Over the course of the week, I’ll be sending Morning Writing Challenge participants writing tips each day around 3 p.m. Pacific Time and a morning quote and reminder message around 2 a.m. Pacific Time (I’m aiming to time this for early risers on the East Coast too, while hopefully also catching some of our European writers by late morning at least).
 
I’ll also be posting the tips here on the Called to Write blog. 

 

Tip #1: Set your “lights out” time.

When you want to build a morning writing habit, one of the first things to do is set a “lights out” time. This is the time when you’re already in bed and all lights, devices, books, etc. are all turned off/put away, and you’re closing your eyes to go to sleep. It’s not “bedtime” because that suggests when it’s time to start getting ready for bed. Nope, this is for real, go to sleep time. 
 
The best way to determine your lights out time is by counting backward from your writing start time to make sure you’re getting enough sleep, enough time to fall asleep, and enough time to wake up in the morning before your slated writing time.
 
Here’s my standard schedule:
  • Lights out time: 10 p.m. (includes time to fall asleep)
  • Wake time: 6:30 a.m. (8ish hours of sleep, plus leaves time for getting up, making tea, etc before writing).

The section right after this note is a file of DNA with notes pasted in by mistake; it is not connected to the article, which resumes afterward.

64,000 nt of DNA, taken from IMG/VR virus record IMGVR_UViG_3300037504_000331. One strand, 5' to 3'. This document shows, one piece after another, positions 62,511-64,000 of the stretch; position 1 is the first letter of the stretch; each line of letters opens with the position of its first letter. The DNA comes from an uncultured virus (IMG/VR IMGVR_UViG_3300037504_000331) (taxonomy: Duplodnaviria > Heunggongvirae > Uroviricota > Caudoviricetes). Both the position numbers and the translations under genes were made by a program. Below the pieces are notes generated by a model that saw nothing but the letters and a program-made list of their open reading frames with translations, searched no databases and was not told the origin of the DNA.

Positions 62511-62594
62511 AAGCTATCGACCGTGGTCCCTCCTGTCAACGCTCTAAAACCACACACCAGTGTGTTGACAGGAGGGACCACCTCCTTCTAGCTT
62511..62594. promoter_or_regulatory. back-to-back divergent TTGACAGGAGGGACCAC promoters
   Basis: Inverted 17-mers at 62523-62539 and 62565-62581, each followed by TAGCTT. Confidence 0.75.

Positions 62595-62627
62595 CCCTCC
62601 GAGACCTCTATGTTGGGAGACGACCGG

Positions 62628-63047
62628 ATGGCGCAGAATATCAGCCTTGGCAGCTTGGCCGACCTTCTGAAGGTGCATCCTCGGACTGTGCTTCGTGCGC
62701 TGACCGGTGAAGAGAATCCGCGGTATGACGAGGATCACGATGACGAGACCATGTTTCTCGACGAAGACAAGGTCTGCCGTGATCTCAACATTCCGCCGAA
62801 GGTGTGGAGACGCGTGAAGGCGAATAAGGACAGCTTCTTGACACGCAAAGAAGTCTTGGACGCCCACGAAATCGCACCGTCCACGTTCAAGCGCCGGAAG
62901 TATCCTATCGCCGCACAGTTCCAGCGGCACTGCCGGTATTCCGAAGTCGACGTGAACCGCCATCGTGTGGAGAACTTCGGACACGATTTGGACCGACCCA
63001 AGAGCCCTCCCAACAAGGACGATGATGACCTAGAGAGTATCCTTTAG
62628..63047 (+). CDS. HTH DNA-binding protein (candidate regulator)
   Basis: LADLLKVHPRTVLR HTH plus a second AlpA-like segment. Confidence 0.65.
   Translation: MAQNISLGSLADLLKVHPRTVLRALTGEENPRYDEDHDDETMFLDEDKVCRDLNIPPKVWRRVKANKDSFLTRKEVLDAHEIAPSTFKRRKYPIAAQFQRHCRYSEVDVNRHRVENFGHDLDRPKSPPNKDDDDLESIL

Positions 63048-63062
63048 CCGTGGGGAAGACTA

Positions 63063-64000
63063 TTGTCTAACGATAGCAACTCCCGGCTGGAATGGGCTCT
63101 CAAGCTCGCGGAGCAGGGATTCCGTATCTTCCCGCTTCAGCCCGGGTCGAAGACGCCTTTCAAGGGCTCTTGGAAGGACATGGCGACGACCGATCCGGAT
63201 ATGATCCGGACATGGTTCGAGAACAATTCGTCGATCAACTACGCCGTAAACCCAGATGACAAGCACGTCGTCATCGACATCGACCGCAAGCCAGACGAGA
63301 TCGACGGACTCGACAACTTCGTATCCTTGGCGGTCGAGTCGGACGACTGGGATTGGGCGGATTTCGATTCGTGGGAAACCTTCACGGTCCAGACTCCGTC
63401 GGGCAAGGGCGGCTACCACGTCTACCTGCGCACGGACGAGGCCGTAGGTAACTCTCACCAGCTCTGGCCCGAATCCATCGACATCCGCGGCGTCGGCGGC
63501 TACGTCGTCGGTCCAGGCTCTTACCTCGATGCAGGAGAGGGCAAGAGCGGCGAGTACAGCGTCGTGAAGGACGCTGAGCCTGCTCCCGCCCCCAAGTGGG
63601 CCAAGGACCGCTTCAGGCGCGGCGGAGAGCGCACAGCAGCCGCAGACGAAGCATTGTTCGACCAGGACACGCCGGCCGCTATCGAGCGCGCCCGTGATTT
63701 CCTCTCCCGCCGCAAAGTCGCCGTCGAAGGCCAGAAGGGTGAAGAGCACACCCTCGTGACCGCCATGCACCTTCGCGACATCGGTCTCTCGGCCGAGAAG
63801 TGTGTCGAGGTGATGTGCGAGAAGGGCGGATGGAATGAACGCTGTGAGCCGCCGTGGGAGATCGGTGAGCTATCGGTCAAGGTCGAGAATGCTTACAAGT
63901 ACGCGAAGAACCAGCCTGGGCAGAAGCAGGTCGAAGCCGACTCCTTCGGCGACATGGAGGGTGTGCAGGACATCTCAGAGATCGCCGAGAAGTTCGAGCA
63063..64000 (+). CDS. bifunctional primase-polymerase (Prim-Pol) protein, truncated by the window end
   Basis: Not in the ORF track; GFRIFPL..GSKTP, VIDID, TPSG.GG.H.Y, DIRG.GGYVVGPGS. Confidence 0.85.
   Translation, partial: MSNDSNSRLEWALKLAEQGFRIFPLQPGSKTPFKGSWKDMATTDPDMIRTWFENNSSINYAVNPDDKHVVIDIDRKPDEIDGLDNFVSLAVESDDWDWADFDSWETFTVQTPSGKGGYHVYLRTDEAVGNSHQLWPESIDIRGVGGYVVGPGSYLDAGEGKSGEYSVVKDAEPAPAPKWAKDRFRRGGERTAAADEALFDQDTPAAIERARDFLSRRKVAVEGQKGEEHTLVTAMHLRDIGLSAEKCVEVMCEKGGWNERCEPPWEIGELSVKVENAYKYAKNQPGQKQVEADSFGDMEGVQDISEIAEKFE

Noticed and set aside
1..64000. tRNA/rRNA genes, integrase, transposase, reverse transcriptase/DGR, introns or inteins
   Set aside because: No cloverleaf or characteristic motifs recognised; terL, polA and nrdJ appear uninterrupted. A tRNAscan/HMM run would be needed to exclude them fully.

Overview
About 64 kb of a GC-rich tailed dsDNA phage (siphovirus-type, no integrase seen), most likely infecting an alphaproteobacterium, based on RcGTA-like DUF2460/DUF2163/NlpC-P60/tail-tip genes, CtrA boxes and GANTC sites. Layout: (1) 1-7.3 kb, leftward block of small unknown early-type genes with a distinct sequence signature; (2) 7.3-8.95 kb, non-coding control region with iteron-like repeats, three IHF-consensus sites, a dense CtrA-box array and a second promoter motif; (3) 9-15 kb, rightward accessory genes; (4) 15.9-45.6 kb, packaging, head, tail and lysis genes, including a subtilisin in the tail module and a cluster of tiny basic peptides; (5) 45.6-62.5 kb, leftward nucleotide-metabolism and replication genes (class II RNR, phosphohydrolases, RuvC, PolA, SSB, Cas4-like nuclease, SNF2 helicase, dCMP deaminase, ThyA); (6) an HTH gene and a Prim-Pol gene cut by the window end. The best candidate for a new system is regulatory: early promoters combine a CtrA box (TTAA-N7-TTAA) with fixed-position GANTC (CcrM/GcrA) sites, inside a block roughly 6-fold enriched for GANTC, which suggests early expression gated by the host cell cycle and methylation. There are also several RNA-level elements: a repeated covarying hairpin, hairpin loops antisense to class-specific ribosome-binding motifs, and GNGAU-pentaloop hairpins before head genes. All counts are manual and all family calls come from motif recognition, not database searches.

• Writing start time: 7:00 a.m. 
With the end of Daylight Saving Time, here’s my new schedule:
  • Lights out time: 9 p.m. (my “old” 10 p.m.)
  • Wake time: 5:30 a.m. (my “old” 6:30 a.m.)
  • Writing start time: 6:00 a.m. (“old” 7 a.m.)
The fun thing about this new schedule is that it feels the same to my body, but I’m shifting an hour of time away from night (when, ahem, I often end up doomscrolling) into morning writing. I usually start getting ready for bed about an hour or so beforehand (yep, boring, I know :) ) so I’m truly ready to go to sleep at lights out time.
 
While I’m not suggesting you follow MY schedule (unless you want to, of course) I want to encourage you to design a simple schedule that lets you create a new block of writing time in the morning that’s actually sustainable.
 
If you’re not leaning on the end of Daylight Saving Time to set this up, you could alternatively gradually nudge your lights out / wake time schedule earlier in 10- to 15-minute increments over the course of the week until you have the amount of morning writing time you want. 
 

 

Tip #2: Have a single project to focus on.